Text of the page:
Some Troubled By Exceptions In Bill On Recording Police Activity
State lawmakers are considering a bill focused on when and where the public can point a camera at scenes of police activity.
Senate Majority Leader Martin Looney is a co-sponsor of House Bill 5060, “An Act Concerning The Recording Of Police Activity By The Public.”
Sen. Looney said the bill will protect people who photograph how cops handle their jobs, but critics argued the exceptions in the proposal give police more authority to order people, including the press, to shut their cameras off.
Exceptions allow police to interpret when photography may interfere with their ability to enforce the law, protect public safety, preserve a crime scene and safeguard a person’s privacy.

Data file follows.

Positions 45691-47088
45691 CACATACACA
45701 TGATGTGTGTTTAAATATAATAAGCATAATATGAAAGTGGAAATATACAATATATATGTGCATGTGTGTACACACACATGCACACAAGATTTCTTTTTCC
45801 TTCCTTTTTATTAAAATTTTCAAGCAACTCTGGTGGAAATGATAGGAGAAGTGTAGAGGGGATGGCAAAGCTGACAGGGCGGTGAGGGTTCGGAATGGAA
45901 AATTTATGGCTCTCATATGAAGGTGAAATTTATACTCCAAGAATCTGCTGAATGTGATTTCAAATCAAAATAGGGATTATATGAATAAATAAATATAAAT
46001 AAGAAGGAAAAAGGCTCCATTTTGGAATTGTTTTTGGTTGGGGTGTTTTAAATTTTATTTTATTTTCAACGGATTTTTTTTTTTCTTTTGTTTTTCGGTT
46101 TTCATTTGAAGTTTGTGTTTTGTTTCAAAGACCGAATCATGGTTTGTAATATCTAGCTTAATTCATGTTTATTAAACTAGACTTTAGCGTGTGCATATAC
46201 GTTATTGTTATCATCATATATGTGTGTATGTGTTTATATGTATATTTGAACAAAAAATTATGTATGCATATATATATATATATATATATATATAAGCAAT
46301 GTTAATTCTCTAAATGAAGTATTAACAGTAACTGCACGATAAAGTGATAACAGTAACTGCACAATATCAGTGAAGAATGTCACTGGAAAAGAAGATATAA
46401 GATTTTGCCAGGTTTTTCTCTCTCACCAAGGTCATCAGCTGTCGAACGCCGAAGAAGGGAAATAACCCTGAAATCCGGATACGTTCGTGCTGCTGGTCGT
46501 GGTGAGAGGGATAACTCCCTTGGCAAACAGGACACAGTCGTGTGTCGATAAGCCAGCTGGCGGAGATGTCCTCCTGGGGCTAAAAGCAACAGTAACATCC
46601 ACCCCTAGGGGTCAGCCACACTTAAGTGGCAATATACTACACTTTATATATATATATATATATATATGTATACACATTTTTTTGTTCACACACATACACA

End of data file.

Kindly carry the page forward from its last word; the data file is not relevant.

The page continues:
“It actually authorizes the police in having you turn the camera off each and every time because the exceptions are so broad they swallow the rule,” Attorney Norm Pattis said.
“No responsible officer, operating reasonably in the performance of his duties, should have anything to fear from this bill, but anyone who is acting aggressively, bullying the public or behaving improperly should be worried,” Sen. Looney said.
Sen. Looney acknowledged that police and the chief state’s attorney were involved with drafting the exceptions in Bill 5060.